Shoppers looking at Macy’s Black Friday specials in Maumee, Ohio, November 27, 2020.
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Keith Fitzgerald has gone to extreme lengths this holiday season to make sure he gets the perfect gift.
Fitzgerald, a 40-year-old hairstylist, searched online and at stores for a special edition Lego: a nearly 4,000-piece set that resembles the house in the Christmas classic, “Home Alone” — complete with booby traps and a zipline to the backyard treehouse. He knew the $250 set would delight his boyfriend on the final night of Hanukkah.
Yet when he logged onto the Lego website, the set was sold out. No nearby stores had any in stock. He reached out to family and friends across the country and enlisted the help of a friend who stood in line at a New York City store, bought it for him and agreed to mail the giant box to his home that’s near Richmond, Virginia.
“The shipping, that’s a little extra, but he’s worth it,” Fitzgerald said.
Consumers’ huge appetite to spend and the global supply chain crunch are colliding this holiday season. For shoppers, that is making some desired toys, clothes and other items hard-to-find, even as retailers like Walmart and Target say there will be plenty of merchandise to choose from on shelves. It is also driving up prices and flipping the script for shoppers who used to get motivated by a deal.
U.S. consumers will see smaller discounts across all major gifting categories, according to Adobe Analytics, which tracks retailers’ websites. Electronics, for instance, are expected to peak at 22% discounts during the holiday season versus 27% in 2020. Discounts on toys will peak at 16% compared with 19% a year ago. And apparel will peak at 15% instead of 20% in 2020, the company projected.
Shoppers will still see the biggest discounts around key retail holidays, Thanksgiving, Black Friday and Cyber Monday, according to Adobe. Even those prices won’t be as low, though. On average, it estimated shoppers will pay 9% more during Cyber Week compared with a year ago, Adobe said.
‘Lucky it’s there on the shelf’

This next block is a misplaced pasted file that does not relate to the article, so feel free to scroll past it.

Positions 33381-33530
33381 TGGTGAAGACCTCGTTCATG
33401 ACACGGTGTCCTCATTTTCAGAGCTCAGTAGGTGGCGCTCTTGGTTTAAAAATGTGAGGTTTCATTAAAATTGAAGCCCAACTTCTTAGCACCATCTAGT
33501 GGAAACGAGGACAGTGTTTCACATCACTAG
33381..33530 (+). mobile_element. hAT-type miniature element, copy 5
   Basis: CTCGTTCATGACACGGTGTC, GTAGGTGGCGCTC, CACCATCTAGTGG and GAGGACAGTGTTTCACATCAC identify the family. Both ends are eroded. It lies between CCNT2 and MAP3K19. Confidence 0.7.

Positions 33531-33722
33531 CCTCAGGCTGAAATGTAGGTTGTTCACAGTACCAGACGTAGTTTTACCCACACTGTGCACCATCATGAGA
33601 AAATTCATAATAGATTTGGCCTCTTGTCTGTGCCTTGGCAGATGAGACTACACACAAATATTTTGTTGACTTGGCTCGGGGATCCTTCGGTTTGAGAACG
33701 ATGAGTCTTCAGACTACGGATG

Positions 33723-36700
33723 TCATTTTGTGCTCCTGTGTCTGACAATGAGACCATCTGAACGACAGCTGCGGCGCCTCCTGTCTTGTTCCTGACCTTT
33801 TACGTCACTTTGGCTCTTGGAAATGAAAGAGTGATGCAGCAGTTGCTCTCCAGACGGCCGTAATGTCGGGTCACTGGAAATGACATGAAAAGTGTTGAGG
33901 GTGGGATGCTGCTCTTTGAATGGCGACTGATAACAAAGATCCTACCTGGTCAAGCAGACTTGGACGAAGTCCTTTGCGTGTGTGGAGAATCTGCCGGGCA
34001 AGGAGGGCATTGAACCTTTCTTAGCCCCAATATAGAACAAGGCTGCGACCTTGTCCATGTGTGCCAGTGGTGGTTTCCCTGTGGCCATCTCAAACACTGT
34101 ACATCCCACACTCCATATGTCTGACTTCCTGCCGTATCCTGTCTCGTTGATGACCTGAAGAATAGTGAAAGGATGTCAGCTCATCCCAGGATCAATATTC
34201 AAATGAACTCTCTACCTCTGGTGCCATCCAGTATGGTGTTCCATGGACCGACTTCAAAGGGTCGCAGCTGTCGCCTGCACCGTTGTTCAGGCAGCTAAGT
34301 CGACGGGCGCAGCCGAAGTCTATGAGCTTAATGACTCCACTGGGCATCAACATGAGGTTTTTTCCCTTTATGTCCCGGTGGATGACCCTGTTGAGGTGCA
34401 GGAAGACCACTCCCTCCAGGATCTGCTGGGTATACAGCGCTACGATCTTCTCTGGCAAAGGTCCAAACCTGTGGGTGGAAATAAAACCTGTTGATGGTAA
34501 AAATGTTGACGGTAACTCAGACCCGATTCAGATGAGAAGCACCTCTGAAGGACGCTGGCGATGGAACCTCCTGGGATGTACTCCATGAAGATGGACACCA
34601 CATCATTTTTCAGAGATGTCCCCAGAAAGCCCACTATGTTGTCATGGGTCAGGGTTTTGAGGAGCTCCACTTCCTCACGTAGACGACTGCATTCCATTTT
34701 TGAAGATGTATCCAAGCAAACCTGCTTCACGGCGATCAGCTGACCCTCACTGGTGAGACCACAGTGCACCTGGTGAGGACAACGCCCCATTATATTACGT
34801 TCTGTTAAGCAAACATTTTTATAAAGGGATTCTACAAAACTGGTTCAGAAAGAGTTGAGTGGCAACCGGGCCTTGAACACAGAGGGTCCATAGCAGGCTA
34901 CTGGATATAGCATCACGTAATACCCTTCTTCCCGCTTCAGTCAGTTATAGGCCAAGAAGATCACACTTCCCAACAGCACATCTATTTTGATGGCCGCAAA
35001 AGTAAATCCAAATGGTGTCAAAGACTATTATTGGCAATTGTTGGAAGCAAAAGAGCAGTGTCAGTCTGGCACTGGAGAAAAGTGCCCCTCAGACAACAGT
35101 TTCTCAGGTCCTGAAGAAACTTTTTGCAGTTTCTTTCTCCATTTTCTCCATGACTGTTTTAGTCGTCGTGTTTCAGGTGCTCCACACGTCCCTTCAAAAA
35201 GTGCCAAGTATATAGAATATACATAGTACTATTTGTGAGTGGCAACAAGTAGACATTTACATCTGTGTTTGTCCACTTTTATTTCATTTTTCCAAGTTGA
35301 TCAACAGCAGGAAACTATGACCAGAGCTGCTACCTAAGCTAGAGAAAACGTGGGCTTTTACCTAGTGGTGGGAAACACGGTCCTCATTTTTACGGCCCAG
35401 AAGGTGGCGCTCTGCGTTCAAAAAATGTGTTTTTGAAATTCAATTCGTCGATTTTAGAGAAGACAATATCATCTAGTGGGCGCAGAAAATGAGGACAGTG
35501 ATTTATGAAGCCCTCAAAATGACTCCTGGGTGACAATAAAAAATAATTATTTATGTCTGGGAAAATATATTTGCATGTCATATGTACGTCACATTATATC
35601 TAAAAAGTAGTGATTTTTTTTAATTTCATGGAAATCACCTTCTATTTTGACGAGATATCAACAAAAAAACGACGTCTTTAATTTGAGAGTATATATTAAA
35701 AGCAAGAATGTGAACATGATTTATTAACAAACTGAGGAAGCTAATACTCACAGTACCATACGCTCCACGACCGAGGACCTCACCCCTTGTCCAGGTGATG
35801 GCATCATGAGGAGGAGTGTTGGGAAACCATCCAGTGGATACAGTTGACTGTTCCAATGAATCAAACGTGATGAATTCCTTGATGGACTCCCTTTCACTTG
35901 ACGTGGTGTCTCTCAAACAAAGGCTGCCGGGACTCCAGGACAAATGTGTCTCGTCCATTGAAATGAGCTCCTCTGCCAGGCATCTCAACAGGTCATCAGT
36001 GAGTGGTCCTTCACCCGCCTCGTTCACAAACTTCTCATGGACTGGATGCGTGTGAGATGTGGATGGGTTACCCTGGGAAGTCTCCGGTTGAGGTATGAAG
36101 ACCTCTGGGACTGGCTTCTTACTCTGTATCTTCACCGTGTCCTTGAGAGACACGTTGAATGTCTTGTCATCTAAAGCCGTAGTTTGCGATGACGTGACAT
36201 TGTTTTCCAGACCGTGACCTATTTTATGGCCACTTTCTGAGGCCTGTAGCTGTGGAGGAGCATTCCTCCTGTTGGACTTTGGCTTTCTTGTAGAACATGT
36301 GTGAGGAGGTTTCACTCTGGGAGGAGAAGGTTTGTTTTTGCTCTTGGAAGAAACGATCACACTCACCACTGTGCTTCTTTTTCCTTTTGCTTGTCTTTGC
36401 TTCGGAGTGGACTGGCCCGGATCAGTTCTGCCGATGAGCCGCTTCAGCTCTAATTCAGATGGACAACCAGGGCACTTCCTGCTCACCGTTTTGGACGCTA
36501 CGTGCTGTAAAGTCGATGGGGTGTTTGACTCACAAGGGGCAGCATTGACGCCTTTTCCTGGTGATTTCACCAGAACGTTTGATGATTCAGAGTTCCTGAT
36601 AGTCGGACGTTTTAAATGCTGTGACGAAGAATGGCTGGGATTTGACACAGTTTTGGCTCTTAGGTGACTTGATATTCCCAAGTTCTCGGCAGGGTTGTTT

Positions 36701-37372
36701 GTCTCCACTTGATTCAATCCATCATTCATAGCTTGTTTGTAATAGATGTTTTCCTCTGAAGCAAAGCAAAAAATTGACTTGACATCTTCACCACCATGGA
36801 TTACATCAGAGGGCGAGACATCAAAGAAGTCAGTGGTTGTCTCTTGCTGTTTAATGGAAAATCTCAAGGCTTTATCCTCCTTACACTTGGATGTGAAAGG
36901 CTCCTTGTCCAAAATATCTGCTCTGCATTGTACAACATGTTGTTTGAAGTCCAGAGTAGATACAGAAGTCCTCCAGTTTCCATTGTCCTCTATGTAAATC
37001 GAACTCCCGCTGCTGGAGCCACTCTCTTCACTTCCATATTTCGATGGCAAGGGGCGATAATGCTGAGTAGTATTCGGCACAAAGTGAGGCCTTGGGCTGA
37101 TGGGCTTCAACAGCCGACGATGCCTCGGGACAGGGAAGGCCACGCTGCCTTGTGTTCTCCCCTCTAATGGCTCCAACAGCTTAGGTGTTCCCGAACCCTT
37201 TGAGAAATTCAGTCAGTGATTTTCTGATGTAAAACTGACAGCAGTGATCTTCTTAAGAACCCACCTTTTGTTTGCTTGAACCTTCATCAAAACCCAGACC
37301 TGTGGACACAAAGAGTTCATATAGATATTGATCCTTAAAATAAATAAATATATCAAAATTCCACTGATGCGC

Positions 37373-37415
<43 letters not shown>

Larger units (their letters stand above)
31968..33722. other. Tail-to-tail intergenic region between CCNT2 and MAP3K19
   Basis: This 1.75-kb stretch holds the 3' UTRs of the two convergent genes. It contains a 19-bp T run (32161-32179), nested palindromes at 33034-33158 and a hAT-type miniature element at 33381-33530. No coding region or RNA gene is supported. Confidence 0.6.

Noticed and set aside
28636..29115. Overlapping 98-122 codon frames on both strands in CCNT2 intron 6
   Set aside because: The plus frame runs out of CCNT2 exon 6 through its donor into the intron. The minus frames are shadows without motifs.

With consumer demand so high and inventory of some items low, some retailers have found themselves with the upper hand. Shares of Macy’s and Kohl’s rose after the retailers reported quarterly results that benefited from lean inventory and few markdowns.
On third-quarter earnings calls, leaders of the department stores said that they have been able to pass on higher costs from shipping and cut back on huge price cuts when selling clothes, shoes and home goods. Fewer items are also winding up on the department stores’ clearance racks, too. That is resulting in higher profits.
Luc Wathieu, a professor of marketing at Georgetown University’s McDonough School of Business, said retailers don’t need to dangle discounts in the same way this holiday. In fact, he said, retailers would be silly to do so. Fear of not finding a much-wanted item is enough motivation for people to rush to the store or a retailer’s website — and to get them to pay more.
Retailers no longer need to message to shoppers the same way with sales, he said.
“They tell them ‘Look, the toy you want to give your kid may not be there later,'” he said. “‘Shop early. Don’t go for the discounts. You’re already lucky it’s there on the shelf.'”
For retailers, a shift away from dramatically slashed prices and going head-to-head with competitors on price alone could create an opportunity, said Katie Thomas, lead for the Kearney Consumer Institute. In the short term, companies can pass on inflated costs of materials and shipping and have fewer items that get marked down and added to the clearance rack.